¶22 In State ex rel. Oklahoma Bar Association v. Burns, 2006 OK 75, 145 P.3d 1088, that respondent was suspended from the practice of law for six months and placed under supervised probation for two years. He had been arrested on two occasions within one month in 2005 and charged with felonies for driving a motor vehicle while under the influence of alcohol during each arrest and transporting an open container of liquor only during the second arrest. He entered blind pleas of guilty to two felony counts of driving under the influence and was sentenced to a term of three years in the Oklahoma Department of Corrections, to run concurrently, all suspended, and ordered to pay a fine for $1,000.00 plus costs. The district court also ordered him to comply with rules and conditions of probation, which required him to complete inpatient treatment, attend Aftercare every two weeks for twelve months, attend AA meetings at least twice weekly, have a monthly urinalysis, voluntarily give up his driver's license for one year, meet with an AA sponsor for at least one hour a week, and execute a Lawyers Helping Lawyers contract.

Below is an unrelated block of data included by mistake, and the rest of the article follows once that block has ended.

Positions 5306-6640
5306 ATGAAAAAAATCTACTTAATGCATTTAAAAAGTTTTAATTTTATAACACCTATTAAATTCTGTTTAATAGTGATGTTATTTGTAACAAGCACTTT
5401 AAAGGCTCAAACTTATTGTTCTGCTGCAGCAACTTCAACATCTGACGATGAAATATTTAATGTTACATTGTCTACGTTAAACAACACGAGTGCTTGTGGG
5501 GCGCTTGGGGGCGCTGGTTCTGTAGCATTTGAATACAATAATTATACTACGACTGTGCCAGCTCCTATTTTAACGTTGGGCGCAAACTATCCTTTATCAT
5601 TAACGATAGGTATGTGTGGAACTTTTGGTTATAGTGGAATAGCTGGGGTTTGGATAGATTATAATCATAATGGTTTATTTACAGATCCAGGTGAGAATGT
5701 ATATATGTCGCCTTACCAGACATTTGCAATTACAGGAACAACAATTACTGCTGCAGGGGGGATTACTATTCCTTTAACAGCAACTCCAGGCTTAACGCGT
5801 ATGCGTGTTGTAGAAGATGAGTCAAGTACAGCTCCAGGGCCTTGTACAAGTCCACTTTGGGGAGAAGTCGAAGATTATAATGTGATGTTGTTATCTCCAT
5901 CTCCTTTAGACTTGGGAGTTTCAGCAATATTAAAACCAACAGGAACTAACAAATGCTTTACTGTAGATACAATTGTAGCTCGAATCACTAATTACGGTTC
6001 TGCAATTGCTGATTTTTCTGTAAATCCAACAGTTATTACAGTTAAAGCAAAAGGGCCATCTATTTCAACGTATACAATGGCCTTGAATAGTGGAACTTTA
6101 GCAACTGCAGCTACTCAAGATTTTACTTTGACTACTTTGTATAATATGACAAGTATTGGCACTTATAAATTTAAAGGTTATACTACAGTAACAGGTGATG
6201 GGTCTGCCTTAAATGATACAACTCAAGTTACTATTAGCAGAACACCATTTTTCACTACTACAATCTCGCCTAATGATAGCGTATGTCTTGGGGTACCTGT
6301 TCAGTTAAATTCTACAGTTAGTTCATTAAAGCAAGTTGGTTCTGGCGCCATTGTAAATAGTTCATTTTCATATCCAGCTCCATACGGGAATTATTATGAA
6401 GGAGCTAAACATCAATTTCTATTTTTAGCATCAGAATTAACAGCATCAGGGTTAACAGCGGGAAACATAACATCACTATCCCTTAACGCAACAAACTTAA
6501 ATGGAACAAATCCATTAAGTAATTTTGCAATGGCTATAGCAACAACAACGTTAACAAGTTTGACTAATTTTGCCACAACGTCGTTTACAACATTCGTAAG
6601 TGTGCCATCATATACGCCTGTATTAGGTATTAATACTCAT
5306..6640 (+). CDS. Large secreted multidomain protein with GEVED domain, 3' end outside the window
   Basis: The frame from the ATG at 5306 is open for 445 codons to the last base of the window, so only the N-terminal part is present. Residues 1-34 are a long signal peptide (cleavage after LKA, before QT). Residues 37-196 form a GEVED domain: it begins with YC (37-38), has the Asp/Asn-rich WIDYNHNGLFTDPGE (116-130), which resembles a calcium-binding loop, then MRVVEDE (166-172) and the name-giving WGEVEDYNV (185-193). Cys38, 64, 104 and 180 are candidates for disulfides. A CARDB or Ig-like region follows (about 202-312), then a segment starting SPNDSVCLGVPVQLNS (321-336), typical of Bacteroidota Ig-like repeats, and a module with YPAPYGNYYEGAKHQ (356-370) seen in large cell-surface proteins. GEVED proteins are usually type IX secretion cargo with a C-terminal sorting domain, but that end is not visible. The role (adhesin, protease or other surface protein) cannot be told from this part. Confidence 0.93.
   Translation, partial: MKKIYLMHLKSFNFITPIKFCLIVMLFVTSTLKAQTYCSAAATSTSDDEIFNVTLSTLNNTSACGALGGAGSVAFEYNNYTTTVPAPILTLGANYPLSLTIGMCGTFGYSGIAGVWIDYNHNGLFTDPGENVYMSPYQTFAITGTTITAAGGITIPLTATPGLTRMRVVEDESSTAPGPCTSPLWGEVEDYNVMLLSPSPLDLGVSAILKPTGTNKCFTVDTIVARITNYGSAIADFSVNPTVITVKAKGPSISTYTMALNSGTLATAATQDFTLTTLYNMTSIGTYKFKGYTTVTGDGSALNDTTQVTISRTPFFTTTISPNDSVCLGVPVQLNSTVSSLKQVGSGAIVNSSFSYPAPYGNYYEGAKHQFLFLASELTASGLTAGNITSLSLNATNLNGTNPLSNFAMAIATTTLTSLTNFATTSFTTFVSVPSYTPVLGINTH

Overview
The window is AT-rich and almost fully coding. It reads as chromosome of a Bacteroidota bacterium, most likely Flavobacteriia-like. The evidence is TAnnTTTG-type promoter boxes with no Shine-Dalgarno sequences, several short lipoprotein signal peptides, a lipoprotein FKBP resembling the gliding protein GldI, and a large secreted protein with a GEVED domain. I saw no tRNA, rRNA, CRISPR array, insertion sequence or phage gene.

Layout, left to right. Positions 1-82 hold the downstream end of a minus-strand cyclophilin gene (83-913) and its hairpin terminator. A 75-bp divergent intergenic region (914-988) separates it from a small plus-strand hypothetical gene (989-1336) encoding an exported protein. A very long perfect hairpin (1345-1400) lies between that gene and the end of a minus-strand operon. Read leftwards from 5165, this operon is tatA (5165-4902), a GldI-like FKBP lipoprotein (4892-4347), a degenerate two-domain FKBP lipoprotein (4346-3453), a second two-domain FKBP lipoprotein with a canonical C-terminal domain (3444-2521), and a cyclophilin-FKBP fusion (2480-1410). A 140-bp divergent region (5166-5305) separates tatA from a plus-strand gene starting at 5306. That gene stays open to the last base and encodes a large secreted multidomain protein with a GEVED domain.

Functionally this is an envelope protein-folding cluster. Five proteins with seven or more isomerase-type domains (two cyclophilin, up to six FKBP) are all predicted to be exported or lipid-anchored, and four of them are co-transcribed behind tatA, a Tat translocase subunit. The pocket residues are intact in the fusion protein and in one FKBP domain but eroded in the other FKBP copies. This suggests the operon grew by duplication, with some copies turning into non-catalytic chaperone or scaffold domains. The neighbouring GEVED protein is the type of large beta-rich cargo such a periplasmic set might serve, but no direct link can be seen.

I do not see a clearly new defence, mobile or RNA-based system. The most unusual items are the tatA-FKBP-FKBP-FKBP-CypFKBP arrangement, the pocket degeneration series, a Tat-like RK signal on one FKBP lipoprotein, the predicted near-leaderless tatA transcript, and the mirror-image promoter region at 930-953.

¶23 When the Bar Association began an investigation prior to the pleas of guilty, it learned from the respondent's lawyer that the month after his second arrest he had contacted Lawyers Helping Lawyers and entered a treatment facility. Subsequently his counsel sent the Bar Association a letter from the treatment center that he had successfully completed a 28-day treatment program and had been attending Alcoholics Anonymous meetings twice a week.
¶24 He had previously been charged with alcohol-related offenses in 1997, 1999, and twice in 2001. He had entered nolo contendere pleas. He had entered treatment four times before. One time he had remained sober for about eighteen months and at another time he had remained sober for a year. He had expressed remorse for his actions. He admitted he was an alcoholic, and accepted responsibility for his actions. He had abstained from alcohol for more than one year. No clients were neglected by his conduct.